Some of football’s leading figures descended onto West Bromwich Albion’s The Hawthorns to join members of the late Cyrille Regis and to play their part in the official launch of the Cyrille Regis Legacy Trust and to unveil the flagship ‘Strike a Change’ mentoring programme launched in the name of the late former England international.

With former players, who were inspired by him, there to support the legend’s widow, Julia and brother, Dave, community trusts and foundations from all six West Midlands clubs (Albion, Aston Villa, Birmingham City, Coventry City, Wolverhampton Wanderers and Walsall) came together for a series of workshops, with local heroes sharing their knowledge and wisdom with more than 100 young people.

A two-year programme supporting 14 and 15-year-old disengaged students with a passion for football the scheme presents a unique opportunity to work across geographical boundaries and club rivalries.

“I didn’t realise I could have a career in football until I saw Cyrille,” said former England international Les Ferdinand – who is now director of football at QPR, the. “With that kind of impact he made on me, to see this programme coming to fruition is exactly what modern football needs.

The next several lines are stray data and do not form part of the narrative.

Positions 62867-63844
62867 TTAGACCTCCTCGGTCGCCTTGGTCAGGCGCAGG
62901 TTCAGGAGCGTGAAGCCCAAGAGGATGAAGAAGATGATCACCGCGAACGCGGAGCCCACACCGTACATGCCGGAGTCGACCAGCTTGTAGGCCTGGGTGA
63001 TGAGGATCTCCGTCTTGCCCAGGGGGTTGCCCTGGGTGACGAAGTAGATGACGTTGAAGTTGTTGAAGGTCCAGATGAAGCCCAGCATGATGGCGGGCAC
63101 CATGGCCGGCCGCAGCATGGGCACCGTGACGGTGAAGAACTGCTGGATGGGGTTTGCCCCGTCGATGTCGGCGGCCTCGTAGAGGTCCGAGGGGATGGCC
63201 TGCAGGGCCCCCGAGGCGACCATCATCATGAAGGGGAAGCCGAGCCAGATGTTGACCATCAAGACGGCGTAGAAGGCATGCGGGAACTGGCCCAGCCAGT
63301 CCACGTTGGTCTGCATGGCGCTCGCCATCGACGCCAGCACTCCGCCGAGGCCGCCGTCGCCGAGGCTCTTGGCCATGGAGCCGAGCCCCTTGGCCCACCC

“I hope they listen and be prepared to learn”, said former Wolves player Gavin Mahon.

James and Adam Chambers became the first twins to play for England and both recalled the impact Regis had on them as they made their way through the Albion ranks shortly during his time there: “Don’t worry about what you CAN’T do”, James said. “Concentrate on what you CAN do”!

Cyrille’s former teammate at Vila, Tony Daley, added: “His presence and integrity made a huge impact on me – during my playing career and my life in general, with his calmness making me feel relaxed through some of my dark days”.

“Think big and listen - especially to your parents” brother, Dave said. “Not every young person has a parent or family member to guide them through times of hardship.

“I’d like to express huge gratitude to all six clubs for coming together in Cyrille’s name for a programme of real meaning. It’s humbling. We’re truly honoured”.

“Mentoring was a passion for Cyrille”, Julia said. "It was the part of his job as an agent that he loved the most.

"So we thought what better way than to start the charity and a mentoring scheme."

"I would like to see all these young boys and girls dream big to believe in themselves and understand that they can achieve what they put their mind to achieve. I would like to see them inspired and to grow as individuals."

The ‘Strike a Change’ mentoring scheme provides a unique opportunity to work with young people across geographical boundaries and club rivalries, exploring major issues such as Equality, Mental Health and Social Responsibility.

The charity is focused on three areas Julia discussed with Cyrille before his sudden passing last year – grassroots football, breaking down barriers, and mentoring.